Fetal Anthropometric Features: A Postmortem Study of Fetuses After the Termination of Pregnancy for Psychosocial Reasons Between 12 and 20 Gestational Weeks.

TitreFetal Anthropometric Features: A Postmortem Study of Fetuses After the Termination of Pregnancy for Psychosocial Reasons Between 12 and 20 Gestational Weeks.
Publication TypeJournal Article
Year of Publication2019
AuthorsBrochut, A-CMuller, Taffé, P, Piaget-Rossel, R, De Leval, L, Rougemont, A-L
JournalPediatric and developmental pathology
Volume22
Issue3
Pagination243-251
Date Published05/2019
DOI10.1177/1093526618812528
ISSN1615-5742
Mots-clésfetal anthropometry, fetal autopsy, fetal growth, organ weights, reference ranges, second trimester
Abstract

INTRODUCTION: Reference ranges in fetal postmortem anthropometric data derive from heterogeneous studies and rely on data obtained after intrauterine fetal death and abortion, which may introduce bias in the reported fetal growth parameters. We report anthropometric findings in fetuses with the least variation due to cause of death or developmental anomalies.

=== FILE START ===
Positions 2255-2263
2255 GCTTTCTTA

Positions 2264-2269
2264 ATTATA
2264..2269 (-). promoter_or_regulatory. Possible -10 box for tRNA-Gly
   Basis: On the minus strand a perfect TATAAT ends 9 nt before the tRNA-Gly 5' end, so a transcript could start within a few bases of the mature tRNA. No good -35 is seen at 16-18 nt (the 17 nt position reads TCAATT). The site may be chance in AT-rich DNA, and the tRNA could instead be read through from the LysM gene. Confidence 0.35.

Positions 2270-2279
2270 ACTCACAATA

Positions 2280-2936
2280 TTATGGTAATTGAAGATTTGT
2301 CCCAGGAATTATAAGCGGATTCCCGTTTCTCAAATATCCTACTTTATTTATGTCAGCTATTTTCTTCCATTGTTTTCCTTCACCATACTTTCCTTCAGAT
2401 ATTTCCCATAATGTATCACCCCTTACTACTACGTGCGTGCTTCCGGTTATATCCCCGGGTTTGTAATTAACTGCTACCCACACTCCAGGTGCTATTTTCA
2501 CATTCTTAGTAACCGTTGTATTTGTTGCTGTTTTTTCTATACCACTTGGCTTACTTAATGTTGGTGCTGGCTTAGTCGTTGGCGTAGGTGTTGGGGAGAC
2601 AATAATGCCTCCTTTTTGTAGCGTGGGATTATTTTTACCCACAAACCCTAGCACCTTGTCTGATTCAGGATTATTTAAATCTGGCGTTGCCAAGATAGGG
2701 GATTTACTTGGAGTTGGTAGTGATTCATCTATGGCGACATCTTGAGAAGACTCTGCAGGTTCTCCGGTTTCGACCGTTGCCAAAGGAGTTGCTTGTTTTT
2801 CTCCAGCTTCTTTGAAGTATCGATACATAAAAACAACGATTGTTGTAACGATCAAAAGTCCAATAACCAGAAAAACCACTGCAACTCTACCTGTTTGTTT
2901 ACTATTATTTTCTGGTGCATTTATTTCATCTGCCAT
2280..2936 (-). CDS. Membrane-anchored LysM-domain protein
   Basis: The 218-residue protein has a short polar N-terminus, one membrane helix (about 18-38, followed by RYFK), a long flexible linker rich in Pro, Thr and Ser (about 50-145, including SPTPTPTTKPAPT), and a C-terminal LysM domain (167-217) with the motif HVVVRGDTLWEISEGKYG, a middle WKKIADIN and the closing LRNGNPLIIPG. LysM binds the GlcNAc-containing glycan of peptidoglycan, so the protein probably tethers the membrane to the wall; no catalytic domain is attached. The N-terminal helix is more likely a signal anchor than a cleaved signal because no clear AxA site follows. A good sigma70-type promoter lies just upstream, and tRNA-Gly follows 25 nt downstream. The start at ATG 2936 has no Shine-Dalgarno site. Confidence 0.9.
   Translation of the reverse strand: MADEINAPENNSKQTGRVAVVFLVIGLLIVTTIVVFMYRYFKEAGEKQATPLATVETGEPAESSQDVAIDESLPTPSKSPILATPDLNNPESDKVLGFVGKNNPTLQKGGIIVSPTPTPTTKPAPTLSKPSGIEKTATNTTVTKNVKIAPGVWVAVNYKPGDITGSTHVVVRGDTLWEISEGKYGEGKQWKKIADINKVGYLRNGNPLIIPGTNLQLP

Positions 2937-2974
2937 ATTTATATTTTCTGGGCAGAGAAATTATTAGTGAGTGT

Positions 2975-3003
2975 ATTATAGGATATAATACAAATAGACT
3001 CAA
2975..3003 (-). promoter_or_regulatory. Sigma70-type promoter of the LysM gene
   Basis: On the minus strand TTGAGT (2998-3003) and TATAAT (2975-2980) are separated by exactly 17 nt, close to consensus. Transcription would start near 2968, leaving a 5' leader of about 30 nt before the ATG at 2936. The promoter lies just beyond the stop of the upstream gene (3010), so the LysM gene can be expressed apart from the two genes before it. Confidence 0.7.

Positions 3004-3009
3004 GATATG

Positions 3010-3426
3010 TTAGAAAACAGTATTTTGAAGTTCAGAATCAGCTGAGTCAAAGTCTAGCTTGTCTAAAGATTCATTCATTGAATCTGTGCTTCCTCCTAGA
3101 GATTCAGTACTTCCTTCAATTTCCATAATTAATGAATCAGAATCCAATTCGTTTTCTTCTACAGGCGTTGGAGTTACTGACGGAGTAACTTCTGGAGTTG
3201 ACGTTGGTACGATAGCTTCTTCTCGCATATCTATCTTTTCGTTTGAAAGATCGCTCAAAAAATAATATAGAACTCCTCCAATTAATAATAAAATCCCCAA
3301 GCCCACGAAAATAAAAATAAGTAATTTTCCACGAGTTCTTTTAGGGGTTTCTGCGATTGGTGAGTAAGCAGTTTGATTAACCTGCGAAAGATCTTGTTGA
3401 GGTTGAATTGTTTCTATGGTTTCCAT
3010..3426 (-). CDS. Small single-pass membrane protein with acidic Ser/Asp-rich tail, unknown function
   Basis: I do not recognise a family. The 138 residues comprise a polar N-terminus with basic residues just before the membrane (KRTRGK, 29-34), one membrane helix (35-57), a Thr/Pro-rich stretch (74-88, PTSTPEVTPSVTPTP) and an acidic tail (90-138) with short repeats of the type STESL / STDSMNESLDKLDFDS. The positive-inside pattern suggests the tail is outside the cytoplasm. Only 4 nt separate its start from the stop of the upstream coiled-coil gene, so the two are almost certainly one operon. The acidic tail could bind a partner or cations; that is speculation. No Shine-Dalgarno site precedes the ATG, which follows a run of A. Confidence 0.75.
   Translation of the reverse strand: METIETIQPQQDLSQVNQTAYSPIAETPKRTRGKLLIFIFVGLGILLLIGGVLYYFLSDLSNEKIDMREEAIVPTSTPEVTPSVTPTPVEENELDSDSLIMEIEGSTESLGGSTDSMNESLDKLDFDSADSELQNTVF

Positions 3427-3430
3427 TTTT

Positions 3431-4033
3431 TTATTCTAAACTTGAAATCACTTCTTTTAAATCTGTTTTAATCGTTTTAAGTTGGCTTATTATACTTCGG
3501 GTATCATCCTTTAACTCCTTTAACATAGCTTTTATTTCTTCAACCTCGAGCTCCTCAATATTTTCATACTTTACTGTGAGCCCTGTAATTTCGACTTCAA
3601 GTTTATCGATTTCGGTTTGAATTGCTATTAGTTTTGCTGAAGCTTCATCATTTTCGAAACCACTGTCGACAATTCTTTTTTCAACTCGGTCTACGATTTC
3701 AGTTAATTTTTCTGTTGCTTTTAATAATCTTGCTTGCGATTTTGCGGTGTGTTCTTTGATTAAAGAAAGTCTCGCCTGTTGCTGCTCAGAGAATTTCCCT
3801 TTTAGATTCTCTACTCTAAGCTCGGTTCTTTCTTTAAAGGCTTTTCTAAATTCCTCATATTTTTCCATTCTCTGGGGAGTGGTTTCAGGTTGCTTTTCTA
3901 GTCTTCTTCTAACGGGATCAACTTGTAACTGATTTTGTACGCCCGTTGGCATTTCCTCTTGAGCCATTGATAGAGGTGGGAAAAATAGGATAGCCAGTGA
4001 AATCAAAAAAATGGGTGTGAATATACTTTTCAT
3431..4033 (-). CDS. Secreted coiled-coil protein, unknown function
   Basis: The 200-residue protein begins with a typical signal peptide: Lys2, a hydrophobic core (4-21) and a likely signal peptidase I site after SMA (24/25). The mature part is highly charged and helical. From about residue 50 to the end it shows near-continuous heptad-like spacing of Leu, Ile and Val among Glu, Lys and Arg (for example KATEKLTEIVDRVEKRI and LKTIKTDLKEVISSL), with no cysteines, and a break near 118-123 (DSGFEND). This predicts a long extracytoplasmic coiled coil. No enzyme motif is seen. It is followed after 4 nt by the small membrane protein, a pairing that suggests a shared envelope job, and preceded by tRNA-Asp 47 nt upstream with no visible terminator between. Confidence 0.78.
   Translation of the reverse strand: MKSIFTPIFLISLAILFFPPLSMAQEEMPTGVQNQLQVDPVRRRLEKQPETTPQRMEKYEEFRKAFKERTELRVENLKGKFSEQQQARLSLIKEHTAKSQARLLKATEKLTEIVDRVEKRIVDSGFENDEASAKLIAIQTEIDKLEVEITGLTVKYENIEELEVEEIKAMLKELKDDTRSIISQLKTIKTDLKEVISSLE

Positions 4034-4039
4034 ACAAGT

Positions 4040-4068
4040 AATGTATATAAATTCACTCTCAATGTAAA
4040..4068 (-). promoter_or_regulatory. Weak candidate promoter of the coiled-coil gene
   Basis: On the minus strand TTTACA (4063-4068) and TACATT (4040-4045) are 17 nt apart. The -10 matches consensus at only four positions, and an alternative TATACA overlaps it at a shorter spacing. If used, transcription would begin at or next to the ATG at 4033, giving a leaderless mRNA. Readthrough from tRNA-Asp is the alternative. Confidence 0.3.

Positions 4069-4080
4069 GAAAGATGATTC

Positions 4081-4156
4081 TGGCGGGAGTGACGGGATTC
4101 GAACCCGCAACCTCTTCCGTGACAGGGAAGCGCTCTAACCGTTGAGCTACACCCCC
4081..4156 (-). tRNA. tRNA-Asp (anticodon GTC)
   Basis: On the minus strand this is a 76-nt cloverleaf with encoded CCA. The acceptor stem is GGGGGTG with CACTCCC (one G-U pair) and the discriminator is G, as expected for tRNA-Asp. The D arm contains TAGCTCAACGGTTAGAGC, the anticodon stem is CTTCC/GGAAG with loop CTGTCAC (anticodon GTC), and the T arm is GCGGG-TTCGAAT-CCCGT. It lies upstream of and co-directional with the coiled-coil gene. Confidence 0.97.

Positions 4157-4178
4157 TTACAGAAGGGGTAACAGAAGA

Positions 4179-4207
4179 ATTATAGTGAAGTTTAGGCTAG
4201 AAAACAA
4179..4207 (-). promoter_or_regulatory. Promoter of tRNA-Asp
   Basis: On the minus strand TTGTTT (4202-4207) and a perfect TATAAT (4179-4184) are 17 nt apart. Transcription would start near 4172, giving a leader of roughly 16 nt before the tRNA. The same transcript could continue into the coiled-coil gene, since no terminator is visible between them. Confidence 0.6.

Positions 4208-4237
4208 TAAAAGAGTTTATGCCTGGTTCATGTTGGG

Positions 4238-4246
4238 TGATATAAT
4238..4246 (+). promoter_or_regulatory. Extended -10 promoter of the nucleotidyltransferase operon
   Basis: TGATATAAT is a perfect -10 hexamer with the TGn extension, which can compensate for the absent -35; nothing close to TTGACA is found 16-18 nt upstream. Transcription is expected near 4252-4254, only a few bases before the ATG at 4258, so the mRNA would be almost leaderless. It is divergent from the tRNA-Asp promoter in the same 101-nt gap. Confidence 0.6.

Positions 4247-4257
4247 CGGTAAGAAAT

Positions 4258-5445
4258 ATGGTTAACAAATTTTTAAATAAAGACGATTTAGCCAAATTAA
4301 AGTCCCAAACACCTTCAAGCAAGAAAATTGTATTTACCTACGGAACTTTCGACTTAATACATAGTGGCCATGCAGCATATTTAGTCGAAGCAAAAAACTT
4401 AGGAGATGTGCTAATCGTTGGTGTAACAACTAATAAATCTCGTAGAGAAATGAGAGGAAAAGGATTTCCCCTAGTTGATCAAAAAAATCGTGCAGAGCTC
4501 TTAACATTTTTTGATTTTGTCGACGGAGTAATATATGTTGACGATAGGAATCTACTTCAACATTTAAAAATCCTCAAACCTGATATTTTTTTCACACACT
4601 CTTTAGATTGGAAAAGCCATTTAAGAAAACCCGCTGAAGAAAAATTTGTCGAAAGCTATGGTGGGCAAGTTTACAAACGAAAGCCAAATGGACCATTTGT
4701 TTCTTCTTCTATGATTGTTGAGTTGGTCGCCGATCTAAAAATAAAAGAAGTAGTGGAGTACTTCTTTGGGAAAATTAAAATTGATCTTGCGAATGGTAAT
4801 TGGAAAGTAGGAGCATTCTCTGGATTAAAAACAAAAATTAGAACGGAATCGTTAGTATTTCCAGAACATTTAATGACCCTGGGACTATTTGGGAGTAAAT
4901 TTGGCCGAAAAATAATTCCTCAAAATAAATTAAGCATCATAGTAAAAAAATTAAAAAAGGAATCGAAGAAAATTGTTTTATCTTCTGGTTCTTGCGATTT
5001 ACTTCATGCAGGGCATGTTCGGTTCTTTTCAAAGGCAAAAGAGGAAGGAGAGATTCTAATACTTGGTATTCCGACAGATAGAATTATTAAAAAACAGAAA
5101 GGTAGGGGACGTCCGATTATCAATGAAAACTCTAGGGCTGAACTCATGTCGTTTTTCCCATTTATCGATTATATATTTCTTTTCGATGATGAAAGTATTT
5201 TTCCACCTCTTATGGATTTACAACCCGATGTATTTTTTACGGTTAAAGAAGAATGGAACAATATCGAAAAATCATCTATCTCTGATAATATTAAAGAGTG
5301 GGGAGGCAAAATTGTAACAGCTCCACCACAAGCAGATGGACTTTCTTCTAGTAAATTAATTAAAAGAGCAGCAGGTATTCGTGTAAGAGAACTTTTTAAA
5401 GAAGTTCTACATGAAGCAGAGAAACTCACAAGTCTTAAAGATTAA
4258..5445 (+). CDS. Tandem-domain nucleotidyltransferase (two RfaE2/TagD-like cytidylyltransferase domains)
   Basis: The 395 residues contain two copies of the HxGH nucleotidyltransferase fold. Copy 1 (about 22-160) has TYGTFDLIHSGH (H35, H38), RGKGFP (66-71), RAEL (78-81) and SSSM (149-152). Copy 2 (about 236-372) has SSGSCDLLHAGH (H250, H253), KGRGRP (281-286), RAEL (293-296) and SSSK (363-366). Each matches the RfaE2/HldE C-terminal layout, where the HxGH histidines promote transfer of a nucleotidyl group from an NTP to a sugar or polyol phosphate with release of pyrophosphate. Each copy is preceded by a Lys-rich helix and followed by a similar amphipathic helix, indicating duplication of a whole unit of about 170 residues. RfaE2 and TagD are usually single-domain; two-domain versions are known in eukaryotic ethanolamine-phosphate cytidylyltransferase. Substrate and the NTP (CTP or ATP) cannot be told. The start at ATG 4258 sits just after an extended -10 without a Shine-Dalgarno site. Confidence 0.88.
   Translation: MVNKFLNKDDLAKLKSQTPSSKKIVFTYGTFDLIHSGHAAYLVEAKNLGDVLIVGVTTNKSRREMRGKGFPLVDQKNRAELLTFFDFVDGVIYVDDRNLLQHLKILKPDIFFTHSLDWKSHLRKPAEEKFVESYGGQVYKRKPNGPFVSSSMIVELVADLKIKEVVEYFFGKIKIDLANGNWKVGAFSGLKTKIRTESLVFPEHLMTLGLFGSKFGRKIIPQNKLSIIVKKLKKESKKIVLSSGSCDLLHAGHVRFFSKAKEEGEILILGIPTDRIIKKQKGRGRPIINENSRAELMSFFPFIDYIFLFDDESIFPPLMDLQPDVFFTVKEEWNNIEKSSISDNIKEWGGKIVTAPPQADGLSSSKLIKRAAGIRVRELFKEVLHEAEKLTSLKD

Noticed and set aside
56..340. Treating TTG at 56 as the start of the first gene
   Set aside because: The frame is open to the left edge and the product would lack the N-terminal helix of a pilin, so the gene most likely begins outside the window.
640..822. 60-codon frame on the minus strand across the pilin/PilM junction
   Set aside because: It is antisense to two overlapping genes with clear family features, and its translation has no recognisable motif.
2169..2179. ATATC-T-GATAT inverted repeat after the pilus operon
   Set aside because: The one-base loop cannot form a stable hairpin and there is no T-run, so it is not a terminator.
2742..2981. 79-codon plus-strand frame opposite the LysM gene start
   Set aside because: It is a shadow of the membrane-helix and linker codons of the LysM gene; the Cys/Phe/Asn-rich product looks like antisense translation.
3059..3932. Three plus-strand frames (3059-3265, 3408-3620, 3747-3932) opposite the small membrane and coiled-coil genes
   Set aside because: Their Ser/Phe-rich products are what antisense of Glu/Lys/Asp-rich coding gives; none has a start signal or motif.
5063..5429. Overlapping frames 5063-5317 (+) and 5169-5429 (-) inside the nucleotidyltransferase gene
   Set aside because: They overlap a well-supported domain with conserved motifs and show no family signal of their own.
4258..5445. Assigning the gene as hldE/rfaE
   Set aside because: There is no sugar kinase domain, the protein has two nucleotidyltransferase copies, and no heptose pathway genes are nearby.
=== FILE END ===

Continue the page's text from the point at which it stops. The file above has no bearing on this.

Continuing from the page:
METHODS: We analyzed fetuses after the termination of pregnancy for psychosocial reasons. The external measurements, X-ray dimensions, and body and organ weights were recorded as well as the placenta weight. A thorough and standardized postmortem analysis allowed the design of 2 different groups. Group 1 was composed of fetuses (1) born to mothers with no relevant obstetrical history, (2) no X-ray anomaly, (3) no abnormal autopsy findings, and (4) unremarkable placenta histology. An anomaly in any of these 4 entities moved the fetuses to Group 2. For reference ranges and graph construction, a well-designed statistical methodology was applied.

RESULTS: A total of 335 fetuses were analyzed during an 11-year period. Group 1 comprised 232 fetuses aged 12 to 20 gestational weeks, whereas 103 fetuses were considered in Group 2. Comparison between the 2 groups showed almost no differences. Only the Group 1 results were submitted to statistical analysis, and reference ranges and graphs were constructed.

CONCLUSIONS: To the best of our knowledge, we provide in this study the first anthropometric references established from almost normal fetuses, albeit for a limited fetal timeframe.

Alternate URL

http://www.ncbi.nlm.nih.gov/pubmed/30451574?dopt=Abstract

First publication date (online)

11/2018

Alternate JournalPediatr. Dev. Pathol.
Citation Key / SERVAL ID9224
Peer reviewRefereed
PubMed ID30451574

                         

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